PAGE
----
And the G just threw away the entire “gateway” argument – if online gambling is not a gateway, then vaping isn’t a gateway, and soft drugs aren’t a gateway, and online porn isn’t a gateway…

Or perhaps the G doesn’t care about gateways any more.

There’s a point of sale display ban on cigarettes coming up as well, which is the exact opposite of how legal online gambling puts the vice within oh-so-easy reach of addicts and any kid who knows how to fake/steal/exploit an adult’s ID online (which is more than half of kids these days).

Since we don’t care about protecting our citizens from vices (it’s a valid point of view), or believe that it will pay off in the long run, why not liberalise the sex trade as well?

Allow online booking and delivery (yay, UberSex!) of sex services and tobacco products! Innovative, right?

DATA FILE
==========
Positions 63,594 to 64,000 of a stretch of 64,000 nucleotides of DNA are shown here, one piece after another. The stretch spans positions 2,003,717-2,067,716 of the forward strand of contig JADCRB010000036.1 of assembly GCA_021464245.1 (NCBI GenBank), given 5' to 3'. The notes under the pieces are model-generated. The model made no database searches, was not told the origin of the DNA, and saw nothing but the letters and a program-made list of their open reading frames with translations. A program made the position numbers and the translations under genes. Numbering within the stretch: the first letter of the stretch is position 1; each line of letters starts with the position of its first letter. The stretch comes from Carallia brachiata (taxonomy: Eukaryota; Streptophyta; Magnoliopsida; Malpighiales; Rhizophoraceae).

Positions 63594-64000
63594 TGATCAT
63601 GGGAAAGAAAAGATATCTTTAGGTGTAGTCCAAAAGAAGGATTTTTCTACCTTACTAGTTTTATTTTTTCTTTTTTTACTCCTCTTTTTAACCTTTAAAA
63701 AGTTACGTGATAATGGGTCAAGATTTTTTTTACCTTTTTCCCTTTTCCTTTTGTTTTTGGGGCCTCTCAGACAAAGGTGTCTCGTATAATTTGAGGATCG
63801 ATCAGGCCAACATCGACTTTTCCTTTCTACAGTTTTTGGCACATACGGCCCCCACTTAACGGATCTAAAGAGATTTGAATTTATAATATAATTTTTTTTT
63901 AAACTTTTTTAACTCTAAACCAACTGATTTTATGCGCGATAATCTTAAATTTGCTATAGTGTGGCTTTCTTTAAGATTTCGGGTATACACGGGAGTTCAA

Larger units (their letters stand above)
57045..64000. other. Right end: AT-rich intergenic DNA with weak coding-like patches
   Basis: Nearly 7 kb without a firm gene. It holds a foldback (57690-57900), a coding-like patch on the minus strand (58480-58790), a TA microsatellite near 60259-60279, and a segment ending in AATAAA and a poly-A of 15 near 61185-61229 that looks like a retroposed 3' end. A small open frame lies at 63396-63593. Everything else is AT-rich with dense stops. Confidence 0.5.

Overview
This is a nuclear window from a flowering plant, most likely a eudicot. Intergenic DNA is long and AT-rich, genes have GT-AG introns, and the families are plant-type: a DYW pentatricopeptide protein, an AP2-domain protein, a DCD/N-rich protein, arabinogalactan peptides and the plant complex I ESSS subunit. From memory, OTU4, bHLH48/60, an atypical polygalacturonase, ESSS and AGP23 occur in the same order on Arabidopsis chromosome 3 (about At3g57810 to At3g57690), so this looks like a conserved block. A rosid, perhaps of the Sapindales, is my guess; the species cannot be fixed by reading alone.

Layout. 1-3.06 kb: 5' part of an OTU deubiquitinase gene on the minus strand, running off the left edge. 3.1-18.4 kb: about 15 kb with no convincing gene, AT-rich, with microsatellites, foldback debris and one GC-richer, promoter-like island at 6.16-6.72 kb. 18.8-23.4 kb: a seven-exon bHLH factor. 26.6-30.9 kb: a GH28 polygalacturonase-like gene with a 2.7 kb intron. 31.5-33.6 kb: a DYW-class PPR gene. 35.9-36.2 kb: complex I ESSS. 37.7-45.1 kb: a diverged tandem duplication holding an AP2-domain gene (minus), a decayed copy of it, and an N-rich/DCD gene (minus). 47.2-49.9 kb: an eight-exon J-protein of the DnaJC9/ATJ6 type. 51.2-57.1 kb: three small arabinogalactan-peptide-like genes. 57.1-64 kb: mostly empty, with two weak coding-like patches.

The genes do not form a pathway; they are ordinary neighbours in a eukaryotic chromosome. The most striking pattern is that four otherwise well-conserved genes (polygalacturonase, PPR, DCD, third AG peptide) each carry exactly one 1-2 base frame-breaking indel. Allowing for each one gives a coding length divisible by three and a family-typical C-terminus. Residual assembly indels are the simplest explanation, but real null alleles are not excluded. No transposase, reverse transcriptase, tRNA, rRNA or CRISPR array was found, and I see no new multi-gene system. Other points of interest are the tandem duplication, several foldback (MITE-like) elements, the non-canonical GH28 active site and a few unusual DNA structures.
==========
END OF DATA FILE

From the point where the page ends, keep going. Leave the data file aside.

So here, we have one vice liberalising (gambling), one vice getting a massive clampdown (smoking), and one vice maintaining the status quo (sex trade). What on earth is going on? If Singapore has aspirations to become Vice City, then please don’t hold back. If we want to be squeaky clean, then put the squeeze on all vices equally.

Don’t leave us with this hypocritical bull that makes everyone upset and confused because people might feel a pressing need to escape this warped reality the G has created – by gambling online.

 

Featured image by Natassya Diana.

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by Daniel Yap

AFTER the angst about how little the Football Association Of Singapore (FAS) spent on domestic grassroots leagues last year, TMG pores over the published accounts from 2009 to track the main spending trends. Are claims of under-or over-spending valid? How have things changed over the years?

FAS Finances

 

Featured image from FAS website.